A supervisor’s conduct that falls within his or her normal work function is not normally “workplace harassment” under the Occupational Health and Safety Act, the Ontario Labour Relations Board has said in a welcome decision for employers, even where it has “unpleasant consequences” for the employee.
A social worker at a nursing home alleged that the Director of Care harassed her by issuing a written warning and by telling the social worker many times that she was to document and keep on file every conversation that she had with residents’ family members. She said that the supervisor also expressed concern with the social worker’s difficulties “keeping up with the Resident Assessment Protocols”. The social worker wrote an e-mail to various members of senior management complaining about the Director of Care’s treatment of her. Shortly afterwards, the nursing home terminated her employment. The social worker then filed a complaint under the OHSA alleging she suffered a reprisal for raising harassment issues.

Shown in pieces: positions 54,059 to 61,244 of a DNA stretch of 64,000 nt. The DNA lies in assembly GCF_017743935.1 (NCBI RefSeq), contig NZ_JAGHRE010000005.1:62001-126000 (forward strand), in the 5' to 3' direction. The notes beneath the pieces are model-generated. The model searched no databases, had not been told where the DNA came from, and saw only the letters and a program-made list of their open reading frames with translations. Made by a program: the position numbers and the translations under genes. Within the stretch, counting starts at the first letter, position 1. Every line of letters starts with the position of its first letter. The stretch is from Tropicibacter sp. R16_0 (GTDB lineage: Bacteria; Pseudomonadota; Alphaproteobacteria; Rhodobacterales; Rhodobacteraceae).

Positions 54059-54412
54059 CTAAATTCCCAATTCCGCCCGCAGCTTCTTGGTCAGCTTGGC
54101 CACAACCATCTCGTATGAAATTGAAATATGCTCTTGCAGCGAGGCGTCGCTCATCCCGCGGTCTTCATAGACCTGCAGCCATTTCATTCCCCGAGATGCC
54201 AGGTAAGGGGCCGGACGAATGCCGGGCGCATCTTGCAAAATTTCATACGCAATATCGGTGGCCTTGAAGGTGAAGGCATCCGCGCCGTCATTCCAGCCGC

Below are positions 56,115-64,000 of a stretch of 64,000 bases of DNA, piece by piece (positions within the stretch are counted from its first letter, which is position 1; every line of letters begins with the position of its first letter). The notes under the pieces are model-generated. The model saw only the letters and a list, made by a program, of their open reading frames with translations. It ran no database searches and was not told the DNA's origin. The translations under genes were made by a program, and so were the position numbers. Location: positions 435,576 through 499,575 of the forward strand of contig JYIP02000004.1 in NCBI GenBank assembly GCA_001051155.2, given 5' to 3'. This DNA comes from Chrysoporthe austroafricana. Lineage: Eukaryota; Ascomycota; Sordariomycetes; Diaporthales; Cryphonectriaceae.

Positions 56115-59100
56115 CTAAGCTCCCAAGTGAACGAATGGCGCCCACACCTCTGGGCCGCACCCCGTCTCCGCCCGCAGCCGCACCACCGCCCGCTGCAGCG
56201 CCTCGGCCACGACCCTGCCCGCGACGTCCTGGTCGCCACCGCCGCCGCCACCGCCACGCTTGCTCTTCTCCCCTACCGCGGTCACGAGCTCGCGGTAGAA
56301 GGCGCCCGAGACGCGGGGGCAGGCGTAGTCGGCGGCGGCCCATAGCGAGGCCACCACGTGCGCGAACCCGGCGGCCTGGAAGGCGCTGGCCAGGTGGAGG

The OLRB stated:
“The workplace harassment provisions do not normally apply to the conduct of a manager that falls within his or her normal work function, even if in the course of carrying out that function a worker suffers unpleasant consequences.” [underlining added]
. . .
“The worst that can be said of what happened is that Ms. Heinz made a blunt, unflattering assessment of the applicant’s performance and demanded in no uncertain terms that she fulfill management’s work expectations or risk discipline.”
The OLRB decided that the Director of Care’s reminders to document discussions with family members, and comments about the employee’s ability to keep up, were not a “vexatious course of conduct or comment”. Sometimes the exercise of management functions, which the supervisor was engaging in, has unpleasant consequences for employees, but that did not necessarily translate into workplace harassment.
Amodeo v Craiglee Nursing Home Limited, 2012 CanLII 53919 (ON LRB)